Today, when Irish people celebrate St. Patrick’s Day, I would like to write about Patrick. But not the one you might think of. About Jim FitzPatrick – famous Irish artist. You definitely know one of his works – the legendary poster of Che Guevara – the black and white image on the red background. Jim was the one who reproduced the picture of Cuban photographer Alberto Korda on paper. You know the rest – this particular image became a symbol of world revolution.
“When you will be in Ireland, come to visit me”, – Jim told me three years ago, when I interviewed him over Skype. We talked around one hour about his works. Weather, I guess. And about politics, of course. Surprisingly for me, Jim knew Che Guevara personally. They met in 1961. Jim was working in local bar as bartender in small town called Kilkee. It was part-time job for summer. On August day the group of three people came inside the empty bar. One of them had a familiar face. Jim knew that man. It was Ernesto Che Guevara. He ordered whisky. Ernesto said that his grandmother was Irish. Six years later Che was killed. In honor of his hero Jim FitzPatrick created the poster. He wanted that everyone got to know about Guevara.
I didn’t tell this anyone, but that interview – very important for me – was not recorded. My dictaphone suddenly broke in the end of the conversation. You just can’t imagine how mad and sad I was. I also was sad that I forgot to ask one question, which I wanted. Does this annoying that everyone ask Jim only about that portrait of Che? Indeed, FitzPatrick made a lot of other paintings that, in my opinion, has even more artistic value.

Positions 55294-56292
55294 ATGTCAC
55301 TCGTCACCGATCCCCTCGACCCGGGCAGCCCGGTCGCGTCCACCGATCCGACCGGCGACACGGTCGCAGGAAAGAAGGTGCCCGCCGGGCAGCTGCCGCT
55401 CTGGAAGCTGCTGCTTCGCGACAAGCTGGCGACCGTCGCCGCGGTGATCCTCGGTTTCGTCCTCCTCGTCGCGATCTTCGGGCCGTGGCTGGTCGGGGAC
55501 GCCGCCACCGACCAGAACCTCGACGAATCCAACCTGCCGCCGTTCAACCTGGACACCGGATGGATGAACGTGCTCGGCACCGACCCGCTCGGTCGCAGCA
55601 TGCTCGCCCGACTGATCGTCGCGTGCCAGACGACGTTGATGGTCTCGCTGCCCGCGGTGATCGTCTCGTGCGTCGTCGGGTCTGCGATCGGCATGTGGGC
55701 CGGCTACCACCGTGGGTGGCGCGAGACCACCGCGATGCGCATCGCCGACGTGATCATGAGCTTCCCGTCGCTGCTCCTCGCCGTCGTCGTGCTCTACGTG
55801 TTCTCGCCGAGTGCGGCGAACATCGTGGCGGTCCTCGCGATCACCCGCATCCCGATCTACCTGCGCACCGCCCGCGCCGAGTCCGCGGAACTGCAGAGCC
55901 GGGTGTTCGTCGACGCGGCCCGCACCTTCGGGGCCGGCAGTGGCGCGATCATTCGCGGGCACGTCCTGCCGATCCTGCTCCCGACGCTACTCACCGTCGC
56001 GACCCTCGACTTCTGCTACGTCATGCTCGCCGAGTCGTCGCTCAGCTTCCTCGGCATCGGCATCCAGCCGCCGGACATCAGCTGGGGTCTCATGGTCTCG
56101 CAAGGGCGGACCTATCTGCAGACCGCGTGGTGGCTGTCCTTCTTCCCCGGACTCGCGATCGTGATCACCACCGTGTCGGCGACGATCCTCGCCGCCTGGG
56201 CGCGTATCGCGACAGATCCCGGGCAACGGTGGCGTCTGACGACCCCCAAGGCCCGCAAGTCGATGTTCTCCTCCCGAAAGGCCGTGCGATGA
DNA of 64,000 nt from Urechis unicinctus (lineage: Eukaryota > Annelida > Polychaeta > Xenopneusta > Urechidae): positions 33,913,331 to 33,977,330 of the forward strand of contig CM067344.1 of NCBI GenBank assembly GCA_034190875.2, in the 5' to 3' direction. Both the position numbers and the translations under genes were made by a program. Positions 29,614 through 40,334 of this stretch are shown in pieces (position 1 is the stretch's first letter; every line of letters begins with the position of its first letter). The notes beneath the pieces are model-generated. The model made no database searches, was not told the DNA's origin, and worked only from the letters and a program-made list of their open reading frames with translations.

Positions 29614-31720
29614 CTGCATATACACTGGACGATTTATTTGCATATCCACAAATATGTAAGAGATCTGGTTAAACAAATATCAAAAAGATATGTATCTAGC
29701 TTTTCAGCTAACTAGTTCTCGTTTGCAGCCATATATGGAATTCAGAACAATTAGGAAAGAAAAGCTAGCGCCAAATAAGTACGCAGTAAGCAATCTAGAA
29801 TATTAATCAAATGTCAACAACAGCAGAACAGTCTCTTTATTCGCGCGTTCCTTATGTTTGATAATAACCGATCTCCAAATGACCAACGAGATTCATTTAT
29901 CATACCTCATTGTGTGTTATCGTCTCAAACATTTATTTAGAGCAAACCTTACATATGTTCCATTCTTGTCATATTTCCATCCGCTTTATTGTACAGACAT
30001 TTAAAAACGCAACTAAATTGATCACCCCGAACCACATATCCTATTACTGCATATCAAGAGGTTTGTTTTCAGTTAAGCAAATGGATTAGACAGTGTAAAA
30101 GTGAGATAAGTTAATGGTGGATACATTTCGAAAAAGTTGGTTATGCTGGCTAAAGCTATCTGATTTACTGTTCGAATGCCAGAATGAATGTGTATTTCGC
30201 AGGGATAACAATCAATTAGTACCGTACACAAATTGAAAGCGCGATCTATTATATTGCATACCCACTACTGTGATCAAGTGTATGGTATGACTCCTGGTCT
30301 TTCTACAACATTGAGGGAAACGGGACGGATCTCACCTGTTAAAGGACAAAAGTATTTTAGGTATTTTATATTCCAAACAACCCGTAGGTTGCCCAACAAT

I asked my question personally this January, when I visited Ireland for the first time. Jim’s answer was quite unexpected. He said that a lot of artistst stay unknown all their life. And due to Che’s poster Jim left a trace in history. He did. And I got the feeling that I was talking to history. And “the history” was wearing leather jacket and jeans, just like a rock star.
“Guys from U2 live nearby, – he pointed his hand in the direction of his house. – Dolores from Cranberries as well”. After vibrant life full of adventures and wonderful meetings Jim settled in Howth. This costal town is just an hour drive by train from Irish capital. This suburb of Dublin – cosy and calm – situated on the shore of Irish Sea. It seems, that this place hosts the most famous Irish people. And not only them – seals also prefer to sunbathe here. And these mammals normally know where to rest.
After sightseeing tour around Howth Jim invited me to local café where “they make the best coffee in the town”. We found a vacant corner to enjoy it. We talked about Jim’s works, politics and weather (very chilly). Just like the first time over Skype three years ago. But talking to Jim personally was just priceless.